Chronic graft-versus-host disease (cGVHD) is a major contributor to mortality after allogeneic hematopoietic cell transplantation (HCT). Researchers evaluated if leukapheresis, the process of separating out white blood cells from circulating blood, could store immune cells for research on cGVHD. They concluded that leukapheresis was safe, feasible, and effective for collecting research samples, even in a frail patient population.
The study, published in the Journal of Translational Medicine, enrolled 132 consecutive patients who completed optional research leukapheresis and a 1-week outpatient evaluation.
The primary end points were a collection of peripheral blood mononucleated cells, baseline clinical and laboratory data, and efficacy of the leukapheresis procedure.
Leukapheresis Successfully Archies Cells for GVHD Research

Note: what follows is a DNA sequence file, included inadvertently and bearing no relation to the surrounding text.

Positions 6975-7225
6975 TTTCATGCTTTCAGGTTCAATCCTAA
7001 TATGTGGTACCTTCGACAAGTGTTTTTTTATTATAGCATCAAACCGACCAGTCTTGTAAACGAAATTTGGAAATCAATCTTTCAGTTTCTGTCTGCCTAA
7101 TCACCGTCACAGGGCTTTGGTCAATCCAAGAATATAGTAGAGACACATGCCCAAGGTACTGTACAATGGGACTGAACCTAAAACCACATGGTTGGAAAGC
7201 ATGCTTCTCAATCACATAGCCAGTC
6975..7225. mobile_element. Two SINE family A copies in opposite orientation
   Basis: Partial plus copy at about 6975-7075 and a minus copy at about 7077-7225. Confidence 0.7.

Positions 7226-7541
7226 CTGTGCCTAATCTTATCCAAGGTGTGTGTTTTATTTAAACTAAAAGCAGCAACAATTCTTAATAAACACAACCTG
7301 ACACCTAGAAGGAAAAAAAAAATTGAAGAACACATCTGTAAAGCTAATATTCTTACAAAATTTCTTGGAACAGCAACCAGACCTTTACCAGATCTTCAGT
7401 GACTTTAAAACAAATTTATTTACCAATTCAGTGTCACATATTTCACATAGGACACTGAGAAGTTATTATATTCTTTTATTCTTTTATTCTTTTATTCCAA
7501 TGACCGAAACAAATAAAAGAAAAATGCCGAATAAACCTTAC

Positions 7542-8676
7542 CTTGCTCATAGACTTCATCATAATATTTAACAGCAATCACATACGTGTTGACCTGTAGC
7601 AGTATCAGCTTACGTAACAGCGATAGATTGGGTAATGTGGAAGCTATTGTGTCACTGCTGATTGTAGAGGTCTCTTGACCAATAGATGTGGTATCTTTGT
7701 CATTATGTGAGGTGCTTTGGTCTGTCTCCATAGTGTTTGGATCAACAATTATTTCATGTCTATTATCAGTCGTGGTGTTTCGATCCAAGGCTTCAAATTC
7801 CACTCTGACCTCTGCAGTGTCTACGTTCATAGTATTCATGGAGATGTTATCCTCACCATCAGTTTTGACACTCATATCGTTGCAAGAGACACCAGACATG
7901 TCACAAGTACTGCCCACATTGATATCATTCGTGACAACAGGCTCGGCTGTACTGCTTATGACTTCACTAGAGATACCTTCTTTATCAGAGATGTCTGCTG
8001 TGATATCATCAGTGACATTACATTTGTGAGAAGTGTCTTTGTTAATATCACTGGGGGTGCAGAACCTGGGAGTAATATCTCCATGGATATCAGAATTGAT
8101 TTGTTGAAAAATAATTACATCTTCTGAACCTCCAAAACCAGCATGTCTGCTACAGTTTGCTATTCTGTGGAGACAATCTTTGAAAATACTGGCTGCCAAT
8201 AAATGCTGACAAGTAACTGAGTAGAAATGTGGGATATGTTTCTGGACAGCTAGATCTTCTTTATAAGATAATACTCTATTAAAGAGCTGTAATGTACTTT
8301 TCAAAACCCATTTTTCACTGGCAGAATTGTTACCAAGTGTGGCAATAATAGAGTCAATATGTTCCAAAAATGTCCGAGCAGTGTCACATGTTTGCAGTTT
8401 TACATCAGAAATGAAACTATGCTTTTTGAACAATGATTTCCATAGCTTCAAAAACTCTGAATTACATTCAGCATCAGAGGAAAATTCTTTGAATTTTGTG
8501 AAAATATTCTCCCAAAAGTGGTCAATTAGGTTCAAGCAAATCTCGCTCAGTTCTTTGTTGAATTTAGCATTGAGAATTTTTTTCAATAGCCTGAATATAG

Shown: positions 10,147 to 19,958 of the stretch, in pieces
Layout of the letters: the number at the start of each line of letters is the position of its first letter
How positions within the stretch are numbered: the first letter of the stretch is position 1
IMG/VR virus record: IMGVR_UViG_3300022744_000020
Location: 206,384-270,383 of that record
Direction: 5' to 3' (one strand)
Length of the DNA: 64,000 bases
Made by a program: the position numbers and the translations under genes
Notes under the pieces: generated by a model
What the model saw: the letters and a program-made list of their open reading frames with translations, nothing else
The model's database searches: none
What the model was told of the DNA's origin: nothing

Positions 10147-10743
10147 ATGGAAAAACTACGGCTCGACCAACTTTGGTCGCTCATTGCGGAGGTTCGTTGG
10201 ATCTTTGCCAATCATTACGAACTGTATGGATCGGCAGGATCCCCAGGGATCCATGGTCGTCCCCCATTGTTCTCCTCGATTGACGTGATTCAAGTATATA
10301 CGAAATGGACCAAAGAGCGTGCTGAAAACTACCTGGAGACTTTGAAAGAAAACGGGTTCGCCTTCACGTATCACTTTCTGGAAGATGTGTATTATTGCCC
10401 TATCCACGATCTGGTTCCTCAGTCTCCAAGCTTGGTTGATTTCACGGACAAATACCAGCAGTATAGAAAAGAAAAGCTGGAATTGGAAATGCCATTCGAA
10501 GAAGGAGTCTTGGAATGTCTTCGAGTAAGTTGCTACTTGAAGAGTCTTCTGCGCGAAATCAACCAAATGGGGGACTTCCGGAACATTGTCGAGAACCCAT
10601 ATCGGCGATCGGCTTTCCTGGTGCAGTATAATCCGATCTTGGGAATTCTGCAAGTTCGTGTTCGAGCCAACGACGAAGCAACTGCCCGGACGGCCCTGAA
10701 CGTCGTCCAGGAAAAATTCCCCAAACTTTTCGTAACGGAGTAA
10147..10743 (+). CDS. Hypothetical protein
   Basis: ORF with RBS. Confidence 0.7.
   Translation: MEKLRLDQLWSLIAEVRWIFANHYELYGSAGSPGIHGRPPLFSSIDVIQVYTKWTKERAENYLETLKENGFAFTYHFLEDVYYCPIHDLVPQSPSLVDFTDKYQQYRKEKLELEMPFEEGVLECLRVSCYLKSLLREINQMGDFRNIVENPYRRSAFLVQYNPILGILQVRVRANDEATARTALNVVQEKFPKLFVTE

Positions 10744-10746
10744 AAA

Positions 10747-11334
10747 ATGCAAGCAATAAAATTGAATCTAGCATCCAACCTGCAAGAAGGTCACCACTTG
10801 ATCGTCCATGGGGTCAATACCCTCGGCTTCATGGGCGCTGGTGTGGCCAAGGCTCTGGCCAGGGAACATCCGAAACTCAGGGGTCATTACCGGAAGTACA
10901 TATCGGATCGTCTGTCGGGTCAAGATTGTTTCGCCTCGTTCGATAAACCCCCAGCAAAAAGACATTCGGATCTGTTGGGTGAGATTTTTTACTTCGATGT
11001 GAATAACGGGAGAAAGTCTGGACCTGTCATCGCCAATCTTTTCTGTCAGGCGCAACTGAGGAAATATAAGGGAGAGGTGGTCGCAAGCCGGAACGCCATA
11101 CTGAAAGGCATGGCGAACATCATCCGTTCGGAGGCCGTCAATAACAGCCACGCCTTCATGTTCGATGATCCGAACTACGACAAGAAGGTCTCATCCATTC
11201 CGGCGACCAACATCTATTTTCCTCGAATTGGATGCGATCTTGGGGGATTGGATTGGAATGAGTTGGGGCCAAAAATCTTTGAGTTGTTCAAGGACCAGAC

According to the report, 94 (71%) of 132 patients achieved the 2 × 109 cell collection target with a mean blood volume processed of 4.6 L. Participants had only mild decreases in hemoglobin, platelets, lymphocytes, and monocytes, the authors noted. They also observed only adverse events of grade 1 that resolved by the time of discharge.
The researchers noted samples from their study were used in gene expression studies on cGVHD, and 1 study identified a link between NOTCH2 and B cell activation in sorted B-cell cultures from participants.
“Leukapheresis should become a tool to achieve more robust research and long-awaited breakthroughs in chronic GVHD,” the researchers concluded, noting that “wider utilization of this approach in chronic GVHD clinical protocols should accelerate immunology research into the pathogenesis of the disease.”